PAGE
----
In this respect the participants referred to Earth Summit + 5 (Special Session of the United Nations General Assembly in 1997): "The special and differential treatment for developing countries, especially the least developed countries, and the other commitments of the Uruguay Round of multilateral trade negotiations should be fully implemented to enable those countries to benefit from the international trading system, while conserving the environment. There is a need for continuing the elimination of discriminatory and protectionist practices in international trade relations, which will have the effect of improving access for the export of developing countries."
3.2 Instruments20. The participants appreciated the case studies presented during the Conference and included in the documents prepared for the Conference as an important contribution to understanding and furthering the progress towards sustainable agriculture and rural development.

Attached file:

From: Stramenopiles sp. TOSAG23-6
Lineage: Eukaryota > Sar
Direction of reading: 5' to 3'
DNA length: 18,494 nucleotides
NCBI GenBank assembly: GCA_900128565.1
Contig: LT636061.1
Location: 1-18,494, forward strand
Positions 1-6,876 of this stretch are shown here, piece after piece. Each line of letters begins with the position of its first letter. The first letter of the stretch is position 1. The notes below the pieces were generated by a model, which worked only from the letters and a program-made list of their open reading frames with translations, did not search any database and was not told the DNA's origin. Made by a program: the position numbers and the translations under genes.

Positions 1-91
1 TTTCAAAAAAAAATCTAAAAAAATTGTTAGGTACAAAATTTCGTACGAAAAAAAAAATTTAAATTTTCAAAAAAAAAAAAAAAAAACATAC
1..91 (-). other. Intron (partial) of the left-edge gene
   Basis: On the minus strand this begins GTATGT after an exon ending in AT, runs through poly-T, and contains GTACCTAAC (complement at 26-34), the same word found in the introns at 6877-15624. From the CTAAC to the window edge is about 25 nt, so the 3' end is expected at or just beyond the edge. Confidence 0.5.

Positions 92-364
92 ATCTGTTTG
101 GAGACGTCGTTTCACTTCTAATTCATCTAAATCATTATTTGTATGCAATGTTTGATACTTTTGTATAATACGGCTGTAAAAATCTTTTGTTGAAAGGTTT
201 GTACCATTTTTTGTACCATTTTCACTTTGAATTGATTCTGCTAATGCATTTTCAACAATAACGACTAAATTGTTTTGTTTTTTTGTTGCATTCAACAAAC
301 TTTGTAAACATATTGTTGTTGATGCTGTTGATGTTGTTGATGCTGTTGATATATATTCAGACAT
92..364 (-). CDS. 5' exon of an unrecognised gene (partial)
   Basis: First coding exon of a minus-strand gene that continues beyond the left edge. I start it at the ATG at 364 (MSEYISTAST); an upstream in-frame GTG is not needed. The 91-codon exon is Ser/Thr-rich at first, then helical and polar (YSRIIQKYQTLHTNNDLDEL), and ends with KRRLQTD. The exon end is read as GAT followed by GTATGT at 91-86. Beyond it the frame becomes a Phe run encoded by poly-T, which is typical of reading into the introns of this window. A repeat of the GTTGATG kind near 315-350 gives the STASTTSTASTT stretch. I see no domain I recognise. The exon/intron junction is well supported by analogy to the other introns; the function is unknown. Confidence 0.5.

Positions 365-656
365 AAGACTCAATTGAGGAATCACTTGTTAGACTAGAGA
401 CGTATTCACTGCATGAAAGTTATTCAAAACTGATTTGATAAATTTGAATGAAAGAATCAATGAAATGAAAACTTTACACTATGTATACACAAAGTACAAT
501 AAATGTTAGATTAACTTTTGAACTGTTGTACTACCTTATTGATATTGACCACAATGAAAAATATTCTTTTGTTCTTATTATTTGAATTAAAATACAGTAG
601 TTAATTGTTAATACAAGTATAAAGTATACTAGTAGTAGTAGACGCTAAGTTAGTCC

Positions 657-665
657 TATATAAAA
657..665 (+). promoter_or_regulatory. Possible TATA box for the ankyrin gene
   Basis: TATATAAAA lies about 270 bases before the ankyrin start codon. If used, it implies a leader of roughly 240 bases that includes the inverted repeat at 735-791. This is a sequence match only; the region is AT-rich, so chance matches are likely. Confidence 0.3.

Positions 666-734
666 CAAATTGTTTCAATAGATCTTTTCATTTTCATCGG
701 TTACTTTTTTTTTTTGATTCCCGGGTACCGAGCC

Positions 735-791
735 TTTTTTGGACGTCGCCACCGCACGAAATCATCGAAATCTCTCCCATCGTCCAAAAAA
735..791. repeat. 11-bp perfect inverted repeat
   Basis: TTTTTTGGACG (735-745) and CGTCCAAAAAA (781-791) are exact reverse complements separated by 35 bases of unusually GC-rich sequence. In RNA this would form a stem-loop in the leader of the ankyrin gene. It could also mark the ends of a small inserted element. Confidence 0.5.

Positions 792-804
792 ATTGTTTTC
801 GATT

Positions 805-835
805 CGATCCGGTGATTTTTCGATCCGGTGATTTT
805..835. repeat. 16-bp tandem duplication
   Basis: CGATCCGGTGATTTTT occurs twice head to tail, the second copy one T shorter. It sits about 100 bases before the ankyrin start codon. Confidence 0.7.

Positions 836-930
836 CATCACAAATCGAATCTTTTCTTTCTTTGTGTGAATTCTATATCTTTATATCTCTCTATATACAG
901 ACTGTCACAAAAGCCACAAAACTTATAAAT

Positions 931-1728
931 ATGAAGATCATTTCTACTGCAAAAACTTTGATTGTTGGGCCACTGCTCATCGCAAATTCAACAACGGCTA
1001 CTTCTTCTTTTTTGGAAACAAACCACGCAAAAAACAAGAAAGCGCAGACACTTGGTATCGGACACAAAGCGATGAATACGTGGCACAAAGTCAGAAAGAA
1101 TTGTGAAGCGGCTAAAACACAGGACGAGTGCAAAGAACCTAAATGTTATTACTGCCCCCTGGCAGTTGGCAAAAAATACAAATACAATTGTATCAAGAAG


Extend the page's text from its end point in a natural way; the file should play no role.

21. The participants identified the following conclusions:
- Active participation and leadership by rural communities is fundamental to achieving sustainable agriculture and rural development;
- The progressive emergence of cooperation among local and national institutions of farmers associations, farmers cooperatives, community groups, non-governmental organizations, the private sector and government agencies are a promising means of collectively addressing concerns about agriculture and land-use;
- An enabling national policy environment is necessary, but, in many social and economic contexts, developing and implementing effective policies remains a major challenge;